Hampshire & Isle of Wight

Hampshire's school breakfast clubs face funding issues

Breakfast club
Image caption Breakfast clubs give pupils a healthy start to the day

Early-morning school "breakfast clubs" in Hampshire are proving so popular they could pose a funding dilemma for head teachers.

Almost all county council schools offer clubs while places in Southampton have doubled to 947 in four years.

There is concern that budget savings will threaten clubs many see as vital for pupils and parents.

Head teacher Anne Steele-Arnett said they were "essential components of modern social and educative care".

At Shirley Warren Infants School in one of the most deprived areas of Southampton, children are dropped off as early as 0700 GMT for breakfast of cereal, fresh fruit and scrambled eggs.

Teaching assistant Michelle Allan said: "It gives children a nice social start to the morning. They are starting school comfortable, happy and healthy."

Breakfast clubs are increasingly relied on by parents who need to work longer hours, or start work earlier.

Michelle Allan said: "It can be vital - the difference between a family being able to access work or not."

'Very useful'

A breakfast club is a lifeline for computer engineer Matthew Sturrock who has two children.

He said: "It is very useful, otherwise it'd make it very difficult in the morning. I have to get to work at nine, and my wife even earlier."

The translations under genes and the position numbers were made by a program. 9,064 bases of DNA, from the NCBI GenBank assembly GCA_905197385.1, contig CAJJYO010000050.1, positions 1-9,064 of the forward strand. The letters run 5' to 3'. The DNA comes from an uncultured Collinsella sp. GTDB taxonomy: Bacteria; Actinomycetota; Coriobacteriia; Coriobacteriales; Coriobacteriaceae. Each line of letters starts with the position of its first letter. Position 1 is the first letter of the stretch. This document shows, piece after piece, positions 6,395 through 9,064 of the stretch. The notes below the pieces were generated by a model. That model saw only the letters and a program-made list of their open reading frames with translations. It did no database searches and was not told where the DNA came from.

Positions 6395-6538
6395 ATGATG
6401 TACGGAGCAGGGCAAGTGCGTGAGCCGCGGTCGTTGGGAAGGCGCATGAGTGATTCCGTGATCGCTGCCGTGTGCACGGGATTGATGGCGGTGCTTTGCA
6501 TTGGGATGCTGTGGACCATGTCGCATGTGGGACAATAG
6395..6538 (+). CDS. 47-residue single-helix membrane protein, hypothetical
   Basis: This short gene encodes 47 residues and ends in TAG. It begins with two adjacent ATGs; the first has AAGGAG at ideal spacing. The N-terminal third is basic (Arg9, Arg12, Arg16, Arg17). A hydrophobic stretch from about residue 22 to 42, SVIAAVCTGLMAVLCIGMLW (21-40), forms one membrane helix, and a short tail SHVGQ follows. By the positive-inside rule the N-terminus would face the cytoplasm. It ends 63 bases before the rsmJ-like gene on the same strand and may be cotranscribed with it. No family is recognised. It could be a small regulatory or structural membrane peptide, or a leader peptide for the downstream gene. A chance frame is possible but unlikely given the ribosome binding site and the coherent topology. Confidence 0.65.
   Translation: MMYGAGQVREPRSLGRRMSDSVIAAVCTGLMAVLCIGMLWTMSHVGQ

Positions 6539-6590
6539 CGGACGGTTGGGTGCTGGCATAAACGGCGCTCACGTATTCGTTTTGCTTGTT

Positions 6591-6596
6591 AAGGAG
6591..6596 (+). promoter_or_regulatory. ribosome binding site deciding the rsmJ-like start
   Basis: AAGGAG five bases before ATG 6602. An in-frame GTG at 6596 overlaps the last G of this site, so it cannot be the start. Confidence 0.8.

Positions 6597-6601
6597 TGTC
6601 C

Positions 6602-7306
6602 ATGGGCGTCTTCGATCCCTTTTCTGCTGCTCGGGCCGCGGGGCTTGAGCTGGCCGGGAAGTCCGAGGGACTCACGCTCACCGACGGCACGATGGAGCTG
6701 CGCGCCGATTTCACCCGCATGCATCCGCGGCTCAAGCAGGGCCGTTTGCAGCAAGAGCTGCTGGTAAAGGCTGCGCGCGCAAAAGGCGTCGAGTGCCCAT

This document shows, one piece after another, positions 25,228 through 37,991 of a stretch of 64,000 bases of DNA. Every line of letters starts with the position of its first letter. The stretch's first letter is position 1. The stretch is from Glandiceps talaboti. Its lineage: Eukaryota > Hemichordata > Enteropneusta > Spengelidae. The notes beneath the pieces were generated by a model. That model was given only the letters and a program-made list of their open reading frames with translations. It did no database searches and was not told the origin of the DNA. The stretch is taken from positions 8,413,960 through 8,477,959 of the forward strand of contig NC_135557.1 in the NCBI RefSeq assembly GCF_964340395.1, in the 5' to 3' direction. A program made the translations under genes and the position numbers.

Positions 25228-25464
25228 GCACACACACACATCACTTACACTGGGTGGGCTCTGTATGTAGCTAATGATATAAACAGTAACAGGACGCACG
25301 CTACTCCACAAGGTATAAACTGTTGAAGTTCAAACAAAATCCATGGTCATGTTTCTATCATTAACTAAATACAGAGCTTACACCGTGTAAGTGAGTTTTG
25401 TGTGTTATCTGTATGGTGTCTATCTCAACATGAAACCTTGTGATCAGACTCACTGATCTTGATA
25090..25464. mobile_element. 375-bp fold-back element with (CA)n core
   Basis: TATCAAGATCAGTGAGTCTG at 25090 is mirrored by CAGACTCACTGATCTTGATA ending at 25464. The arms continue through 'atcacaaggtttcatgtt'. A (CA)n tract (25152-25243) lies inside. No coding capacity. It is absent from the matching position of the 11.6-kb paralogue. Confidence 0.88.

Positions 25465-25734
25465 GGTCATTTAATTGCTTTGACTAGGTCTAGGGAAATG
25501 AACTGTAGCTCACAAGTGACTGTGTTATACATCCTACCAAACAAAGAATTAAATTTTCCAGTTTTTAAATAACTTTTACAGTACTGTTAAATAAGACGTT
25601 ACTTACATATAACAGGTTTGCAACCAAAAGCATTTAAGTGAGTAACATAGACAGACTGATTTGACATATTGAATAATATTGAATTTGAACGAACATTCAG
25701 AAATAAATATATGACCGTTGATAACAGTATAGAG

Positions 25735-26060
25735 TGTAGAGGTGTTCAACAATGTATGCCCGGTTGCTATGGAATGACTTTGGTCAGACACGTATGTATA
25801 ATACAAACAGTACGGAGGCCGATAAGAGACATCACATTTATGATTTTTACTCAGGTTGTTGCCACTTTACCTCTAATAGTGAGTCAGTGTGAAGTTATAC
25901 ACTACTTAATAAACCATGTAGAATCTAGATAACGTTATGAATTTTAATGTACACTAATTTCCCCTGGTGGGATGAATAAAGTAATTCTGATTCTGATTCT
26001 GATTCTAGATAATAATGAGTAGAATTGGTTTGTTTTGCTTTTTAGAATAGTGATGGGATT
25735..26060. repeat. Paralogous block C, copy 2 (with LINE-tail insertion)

Many schools opted to create breakfast clubs with funding they received through the then government's Extended Services programme in 2005.

About £680m was committed for extra-curricular activities to make the school day longer.

With that funding running out, many clubs are having to be paid for out of general school finances or alternative sources of funds.

Education authorities insist it is down to individual schools if and how they want to fund breakfast clubs.

The Munchies Club at Fairisle Infant and Nursery School in Southampton has already had a lottery grant and parents pay £2 per session.

However head teacher Susanne Ottens said there was pressure on the school budget. She said: "If it's being cut, we'll have to think very carefully where we make the cuts. I hope it doesn't come to losing it.

"We've got this far and it would be a shame to let it go. We can see the value it adds to children's and families' lives," she added.

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